24 August 2013

Un été en Provence

One summer in Provence is often like any other; they seem to have a timeless quality about them.  The many old rituals that mark the beginning of summer here are one contributor to that sense, as I recounted a bit breathlessly last summer. (See L'estival, June 2012).  This year, the images presented in artistic and literary works, especially those by Provençal natives, have revealed other ways in which Provençal summers have eternal qualities.  For example, at the major two-part art exhibition in Aix and Marseille right now called Le Grand Atelier Du Midi, I saw scenes and portrayals of Provence by the painter Paul Cézanne, and others, that were astonishingly similar to sights we can see today even though they were painted up to 100 years ago--the gorgeous seashores and ports at Marseille or Cassis or Nice, and the hilly and mountainous landscapes of scrubby pines, olive groves, red soil near Aix and in the Luberon, the baigneurs (bathers), the agricultural workers, the people reposing on verandas or near open windows.  The artists who make up what is being called 'the studio of the south' all saw, despite their different styles and portrayals, the same amazing azure color of the Mediterranean sea, and the light, that famous Provençal light, that we ourselves can see here every day in 2013.  (See my earlier post about this exhibition, Les oeuvres d'art, June 2013.)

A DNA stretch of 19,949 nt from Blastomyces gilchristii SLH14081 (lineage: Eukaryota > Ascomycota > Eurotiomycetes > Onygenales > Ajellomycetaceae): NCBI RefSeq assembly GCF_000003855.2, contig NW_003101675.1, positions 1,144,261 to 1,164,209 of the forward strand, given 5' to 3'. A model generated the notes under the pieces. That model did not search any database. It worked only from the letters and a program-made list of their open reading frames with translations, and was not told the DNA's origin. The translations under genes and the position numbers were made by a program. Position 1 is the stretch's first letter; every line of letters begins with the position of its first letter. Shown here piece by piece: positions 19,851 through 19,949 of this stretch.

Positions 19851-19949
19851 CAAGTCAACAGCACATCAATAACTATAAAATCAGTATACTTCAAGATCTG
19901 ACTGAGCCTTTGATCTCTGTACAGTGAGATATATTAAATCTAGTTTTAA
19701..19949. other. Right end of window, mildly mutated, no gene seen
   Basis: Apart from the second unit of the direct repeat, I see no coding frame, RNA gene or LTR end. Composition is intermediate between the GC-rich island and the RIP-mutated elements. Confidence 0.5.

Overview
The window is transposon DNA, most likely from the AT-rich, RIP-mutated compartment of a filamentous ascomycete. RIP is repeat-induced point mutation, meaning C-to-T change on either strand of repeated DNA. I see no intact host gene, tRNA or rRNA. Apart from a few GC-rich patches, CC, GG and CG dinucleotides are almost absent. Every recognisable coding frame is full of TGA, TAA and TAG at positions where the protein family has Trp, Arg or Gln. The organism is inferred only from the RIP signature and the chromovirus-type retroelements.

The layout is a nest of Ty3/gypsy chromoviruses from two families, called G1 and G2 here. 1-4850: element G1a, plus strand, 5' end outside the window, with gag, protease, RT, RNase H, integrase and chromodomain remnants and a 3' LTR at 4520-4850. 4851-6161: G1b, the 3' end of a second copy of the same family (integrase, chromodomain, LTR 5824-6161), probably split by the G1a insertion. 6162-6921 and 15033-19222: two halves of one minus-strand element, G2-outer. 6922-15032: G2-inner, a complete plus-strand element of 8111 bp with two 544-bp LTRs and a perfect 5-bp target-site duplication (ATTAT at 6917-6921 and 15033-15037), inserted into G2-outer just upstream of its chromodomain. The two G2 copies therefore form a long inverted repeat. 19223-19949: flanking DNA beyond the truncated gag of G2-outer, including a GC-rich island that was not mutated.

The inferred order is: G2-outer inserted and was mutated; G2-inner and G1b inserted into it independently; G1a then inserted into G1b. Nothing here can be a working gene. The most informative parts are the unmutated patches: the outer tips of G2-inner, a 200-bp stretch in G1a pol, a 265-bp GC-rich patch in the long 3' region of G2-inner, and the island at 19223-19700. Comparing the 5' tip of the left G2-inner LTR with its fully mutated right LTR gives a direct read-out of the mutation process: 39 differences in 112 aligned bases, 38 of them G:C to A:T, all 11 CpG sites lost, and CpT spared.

The timelessness of Provençal summers is also echoed in literature.  I've recently completed two parts of playwright Marcel Pagnol's memoirs in which he describes summer holidays in le midi (the south) starting in 1903 when he was the same age as my boys, about to enter quatrième (4th grade, or U.S. 8th grade). In La gloire de mon père we learn about the magical first summer at la Bastide Neuve  near La Treille with his aunt's family, and the epic opening day of hunting season which brought unexpected glory to his teacher-father and a new friendship to Pagnol himself.  The second book, Le chateau de ma mère describes how Pagnol's family managed to continue their visits to the beloved Provençal summer place during the school year despite the difficult and long distance from their home. (Both books have been translated into English: My father's glory, My mother's castle.)  The ways in which Pagnol described the landscape, the daily routines, the summer foods, even the melancholia associated with the end of summer holidays, continue to be evocative of Provençal summers today.  Not a day has gone by this month that we haven't heard descendants of the cicadas that Pagnol described, and the heat in August continues to bake the ground as it has each late summer since time immemorial.  Likewise, 21st century late summer days seem to be as languid as those experienced by Pagnol's family, with slow, lazy afternoons, drinks enjoyed outside, and the late and leisurely market-fresh dinners.  Even that first bit of sadness marking the end of the holidays has begun for us as it did for young Marcel many summers ago.  Some of the details differ, as Pagnol was describing a time when transportation and electricity were still fairly primitive and not widely accessible.  Our end-of-summer melancholia is reflected by the need to turn on electric lights as darkness cuts our dinners on the terrace a bit shorter each night, and by the filling up again of the empty parking spots on our street as locals return from their own holidays.  However, just as Provençal summers have always been marked with a sudden influx of fêtes, special market days, and boules tournaments that then gradually lead to slower, more relaxing days in the sun and shade, the end of summer, or any season really, is also both sudden and gradual, but in reverse. This is as true today as it was in Pagnol's and Cézanne's Provence, and one could even say it is true anywhere.  Gradually, we make small daily adjustments to our daily routines to accommodate shorter summer days and windier or rainier weather and calendar dates that come closer and closer.  Sometimes we may even try to ignore the signs a little as Pagnol himself did.  But then, suddenly, we have to accept, just like every year, that another wonderful summer, in Provence, or elsewhere, has come and is almost gone.

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